Copenhagen International School

CIS Bullying Guidelines

CIS Vision: Educating champions of a just and sustainable world

CIS Mission: Learning to build community

CIS will develop the potential of each student by offering educational excellence in a stimulating environment of cultural diversity and mutual respect.

Date adopted: 11 November 2019

Date reviewed:

Date of next review:

CIS Bullying Guidelines


Item                                                                                                                    Page

1. Definition of Bullying        2

1.1 Exploring the Definition Further        3

2. Reporting an Incident        3

3. CIS Response to Reports of Bullying        4

4. Roles that Children Play        4

4.1 Bystanders        4

4.2 Avoid Labeling Students        5

5. Responsibilities of Students, Staff and Parents        5

5.1 Responsibilities of Students        5

5.2 Responsibilities of Staff        5

5.3 Responsibilities of Parents        5

6. Resources        5


1. Definition of Bullying

Bullying is an attempt to harm another person and exclude that person from the community.

As such, CIS is adopting the definition from

Bullying is an ongoing and deliberate misuse of power in relationships through repeated verbal, physical and/or social behaviour that results in physical, social and/or psychological harm. It can involve an individual or a group misusing their power, or perceived power, over one or more persons who feel unable to stop it from happening.  Power is used in a negative way.

Bullying can happen in person or online, via various digital platforms and devices and it can be obvious (overt) or hidden (covert). Bullying behaviour is repeated, or has the potential to be repeated, over time (for example, through sharing of digital records).

1.1 Exploring the Definition Further

Bullying is not only an issue about individuals, it is about community culture. Bullying occurs as a symptom of the state of the community as a result of unhealthy group dynamics. It is a complex issue that involves the whole community.

Behaviours that do not constitute bullying include:

However, these conflicts still need to be addressed and resolved.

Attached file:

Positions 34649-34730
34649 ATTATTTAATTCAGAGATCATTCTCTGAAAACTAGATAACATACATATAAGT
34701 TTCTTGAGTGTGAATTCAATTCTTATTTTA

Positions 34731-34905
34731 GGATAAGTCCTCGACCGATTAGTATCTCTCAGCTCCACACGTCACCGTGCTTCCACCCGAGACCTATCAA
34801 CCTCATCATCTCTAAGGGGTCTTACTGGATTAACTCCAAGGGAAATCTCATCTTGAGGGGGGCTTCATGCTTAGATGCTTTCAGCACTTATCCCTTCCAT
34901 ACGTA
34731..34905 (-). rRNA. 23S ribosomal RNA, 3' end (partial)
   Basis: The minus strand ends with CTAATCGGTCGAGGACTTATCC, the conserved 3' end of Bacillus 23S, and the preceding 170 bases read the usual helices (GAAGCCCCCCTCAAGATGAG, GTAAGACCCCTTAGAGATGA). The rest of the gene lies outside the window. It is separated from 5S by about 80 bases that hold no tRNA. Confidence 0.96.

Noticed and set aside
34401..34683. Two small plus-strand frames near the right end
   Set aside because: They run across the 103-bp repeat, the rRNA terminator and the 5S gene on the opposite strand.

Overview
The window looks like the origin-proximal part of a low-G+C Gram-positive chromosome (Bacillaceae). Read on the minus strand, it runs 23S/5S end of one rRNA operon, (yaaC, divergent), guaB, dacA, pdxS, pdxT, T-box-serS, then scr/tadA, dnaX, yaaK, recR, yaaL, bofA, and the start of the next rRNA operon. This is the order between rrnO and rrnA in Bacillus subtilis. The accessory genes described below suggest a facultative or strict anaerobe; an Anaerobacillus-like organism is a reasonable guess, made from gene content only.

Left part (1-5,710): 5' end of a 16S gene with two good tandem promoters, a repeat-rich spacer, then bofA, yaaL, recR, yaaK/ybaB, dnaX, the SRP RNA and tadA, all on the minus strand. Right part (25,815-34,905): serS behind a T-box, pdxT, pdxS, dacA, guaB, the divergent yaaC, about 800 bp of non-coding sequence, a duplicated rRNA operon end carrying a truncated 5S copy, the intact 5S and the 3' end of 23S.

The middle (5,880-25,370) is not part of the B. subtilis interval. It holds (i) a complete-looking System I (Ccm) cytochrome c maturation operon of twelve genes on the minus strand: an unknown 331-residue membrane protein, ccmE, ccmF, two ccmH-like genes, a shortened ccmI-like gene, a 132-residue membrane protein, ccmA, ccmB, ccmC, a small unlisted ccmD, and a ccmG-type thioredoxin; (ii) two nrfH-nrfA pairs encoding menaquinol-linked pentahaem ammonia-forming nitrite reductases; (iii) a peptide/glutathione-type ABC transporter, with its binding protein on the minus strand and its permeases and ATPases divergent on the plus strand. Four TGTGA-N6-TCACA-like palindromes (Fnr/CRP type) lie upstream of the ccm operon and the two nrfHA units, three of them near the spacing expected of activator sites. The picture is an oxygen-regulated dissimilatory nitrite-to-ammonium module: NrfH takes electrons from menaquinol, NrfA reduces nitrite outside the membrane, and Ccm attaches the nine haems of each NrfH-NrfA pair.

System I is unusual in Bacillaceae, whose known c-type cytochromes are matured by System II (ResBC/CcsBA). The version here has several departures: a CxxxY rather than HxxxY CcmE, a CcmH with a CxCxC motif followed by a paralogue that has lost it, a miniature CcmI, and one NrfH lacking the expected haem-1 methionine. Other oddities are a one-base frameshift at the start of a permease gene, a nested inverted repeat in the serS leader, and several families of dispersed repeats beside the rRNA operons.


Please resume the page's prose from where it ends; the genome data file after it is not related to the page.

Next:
Bullying has three main features:

There are four main types of bullying:

2. Reporting an Incident

If you, as a member of the CIS community, are aware of a bullying incident or feel you are a victim of a bullying incident, immediately contact the division counselor or administrator in the appropriate section of the school.

3. CIS Response to Reports of Bullying

Danish law requires these steps when a report of bullying is made:

1. Investigation by school staff

2. Creation of temporary action steps (to ensure safety)

3. A process of writing a specific action plan which includes these steps:

  1. preliminary deliberations to assemble a team and assign tasks to responsible parties
  2. identification of bullying
  3. goals and actions steps identified and documented
  4. on-going follow up

4. Communication to all affected parties

When the parents are involved it is important to remember that the effort to fight bullying is a joint responsibility between the school, the students and the parents. The school is responsible for creating a

sound educational environment free from bullying while the students and/or parents have a joint

responsibility for ensuring well-being in the classroom by supporting the school’s work.

4. Roles that Children Play

Bullying occurs within interpersonal relationships, usually within a peer group. Like all relationships, these can be complex and variable.

Within a group, individual students may take on different roles in bullying on different days, in different circumstances or with different peers.

The roles within bullying are:

4.1 Bystanders

Most of the time bullying takes place with students (and others) present. People who witness bullying are called by​standers. Bystanders can play a number of roles:

Bystanders who are passive (take no action) or behave in ways that give silent approval (watching, nodding, walking away) encourage the behaviour to continue.

When talking to students about ways to be supportive bystanders, parents and teachers need to be aware of (and respect) the reasons that students may not step in. They may:

Promoting safe and supportive bystander responses is a key aspect to preventing bullying.

4.2 Avoid Labeling Students

Using the terms 'bully' and 'victim' to label students is not recommended for schools.

Instead, clearly identifying and labelling the inappropriate behaviour is more constructive,​ achieving positive and lasting solutions for everyone involved.

5. Responsibilities of Students, Staff and Parents

All members of CIS community have a responsibility to support the school wide values and report bullying behaviors when observed.

5.1 Responsibilities of Students

5.2 Responsibilities of Staff

5.3 Responsibilities of Parents

6. Resources